In the wake of the Uber accident, Nvidia is turning to simulations to test autonomous cars

© Nvidia
© Nvidia

Nvidia announces the DRIVE Constellation system for testing autonomous driving tech in a simulated setting

Share

Nvidia is shifting its focus towards testing self-driving vehicle systems in simulated settings with the announcement of its DRIVE Constellation system at its GPU Technology Conference (GTC) in Silicon Valley this week.

The announcement comes at an important time for the self-driving vehicle industry following the news earlier this month that an Uber self-driving car had struck and killed a woman police identified as Elaine Herzberg as she crossed a street in Arizona with her bicycle.

The accident sent ripples through the industry and caused Nvidia to suspend its fleet of self-driving cars, which it had been testing on public roads in US states such as California.

Speaking about the accident during a press Q&A session this week, Nvidia CEO and founder Jensen Huang was keen to distance his company from the incident, while also positioning Nvidia's new Constellation testing system as a safer alternative.

"First of all, Uber does not use Nvidia's DRIVE technology," Huang said. "Uber develops their own sensors and driving technology so that's the first thing. Secondly, we're looking forward to see what we can learn and this is obviously an important moment."

Read next: Nvidia supercharges deep learning at GTC 2018

The CEO also confirmed that the development of Nvidia DRIVE - the vendor's own AI-powered platform for designing, deploying and now testing self-driving vehicle systems - is still in progress and the company decided to put a stop to testing due to good engineering practice.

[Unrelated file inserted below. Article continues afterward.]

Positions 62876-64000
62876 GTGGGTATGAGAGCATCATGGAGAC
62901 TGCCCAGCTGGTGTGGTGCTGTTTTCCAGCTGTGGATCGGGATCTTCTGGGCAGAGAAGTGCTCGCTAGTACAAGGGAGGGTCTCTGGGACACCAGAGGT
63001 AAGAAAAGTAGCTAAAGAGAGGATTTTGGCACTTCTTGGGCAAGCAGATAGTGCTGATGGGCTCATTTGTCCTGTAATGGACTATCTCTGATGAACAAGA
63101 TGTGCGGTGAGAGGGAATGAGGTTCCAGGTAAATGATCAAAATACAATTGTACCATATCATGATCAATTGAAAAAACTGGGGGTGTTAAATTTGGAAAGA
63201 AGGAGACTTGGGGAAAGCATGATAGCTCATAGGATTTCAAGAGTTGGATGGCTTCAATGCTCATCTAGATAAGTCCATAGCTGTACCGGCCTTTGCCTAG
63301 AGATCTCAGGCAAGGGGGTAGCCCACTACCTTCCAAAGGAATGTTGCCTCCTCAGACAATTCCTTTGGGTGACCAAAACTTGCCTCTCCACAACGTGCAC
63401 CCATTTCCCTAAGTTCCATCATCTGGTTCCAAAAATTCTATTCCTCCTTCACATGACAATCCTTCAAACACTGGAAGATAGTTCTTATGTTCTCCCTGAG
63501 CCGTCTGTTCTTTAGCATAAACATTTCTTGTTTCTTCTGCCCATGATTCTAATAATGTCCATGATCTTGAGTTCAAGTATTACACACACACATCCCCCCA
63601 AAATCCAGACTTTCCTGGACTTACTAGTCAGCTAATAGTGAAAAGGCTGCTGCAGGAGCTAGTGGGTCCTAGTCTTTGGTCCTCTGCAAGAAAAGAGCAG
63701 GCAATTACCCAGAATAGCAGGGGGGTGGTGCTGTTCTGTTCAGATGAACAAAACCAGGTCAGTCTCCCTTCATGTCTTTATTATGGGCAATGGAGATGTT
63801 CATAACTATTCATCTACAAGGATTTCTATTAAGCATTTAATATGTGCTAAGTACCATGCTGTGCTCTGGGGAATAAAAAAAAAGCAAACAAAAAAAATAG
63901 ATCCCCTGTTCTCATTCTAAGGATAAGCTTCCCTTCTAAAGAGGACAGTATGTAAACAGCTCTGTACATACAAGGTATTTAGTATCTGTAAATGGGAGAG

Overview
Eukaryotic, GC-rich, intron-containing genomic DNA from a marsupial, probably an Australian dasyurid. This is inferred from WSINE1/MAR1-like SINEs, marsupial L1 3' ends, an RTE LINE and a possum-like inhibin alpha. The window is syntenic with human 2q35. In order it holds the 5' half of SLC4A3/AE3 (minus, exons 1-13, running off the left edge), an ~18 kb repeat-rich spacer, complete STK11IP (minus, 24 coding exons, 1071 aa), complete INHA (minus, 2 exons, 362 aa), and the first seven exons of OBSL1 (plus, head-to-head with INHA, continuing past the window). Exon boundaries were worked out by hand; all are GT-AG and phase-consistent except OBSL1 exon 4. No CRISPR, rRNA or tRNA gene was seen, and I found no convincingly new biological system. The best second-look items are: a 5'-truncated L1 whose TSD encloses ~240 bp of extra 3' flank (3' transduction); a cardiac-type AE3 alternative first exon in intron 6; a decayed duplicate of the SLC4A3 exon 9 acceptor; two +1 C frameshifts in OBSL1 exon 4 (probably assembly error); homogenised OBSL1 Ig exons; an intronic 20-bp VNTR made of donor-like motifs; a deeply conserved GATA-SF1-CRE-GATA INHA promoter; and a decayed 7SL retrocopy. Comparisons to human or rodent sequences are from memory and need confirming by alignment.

Now, during GTC, the company announced DRIVE Constellation, a cloud computing platform which runs across two servers and allows developers to test autonomous vehicle systems within a photorealistic simulated version of the real world.

Its first server runs on Nvidia DRIVE Sim Software to simulate everything from autonomous vehicle sensors like cameras and radar, whilst the second server includes a DRIVE Pegasus AI car computer which runs the full vehicle software stack.

"One of the beautiful things in virtual reality is we can create whatever scenario we want," Huang added, as it allows developers to potentially run simulations of adverse weather or the glare of the sun.

DRIVE Constellation will be made available to early access partners in the third quarter of 2018.

Nvidia has been busy touting its VR credentials during GTC this week, including the announcement of its most powerful graphics card to date: the Quadro GV100 graphics card and RTX ray tracing technologies, with the aim of achieving the elusive goal of delivering intensive ray tracing imaging in real time.

Read next: How Nvidia is pursuing the 'holy grail' of real time photorealistic VR

"Recommended For You"

Self-driving cars could save more than 21,700 lives, $450B a year University building simulated city to test driverless cars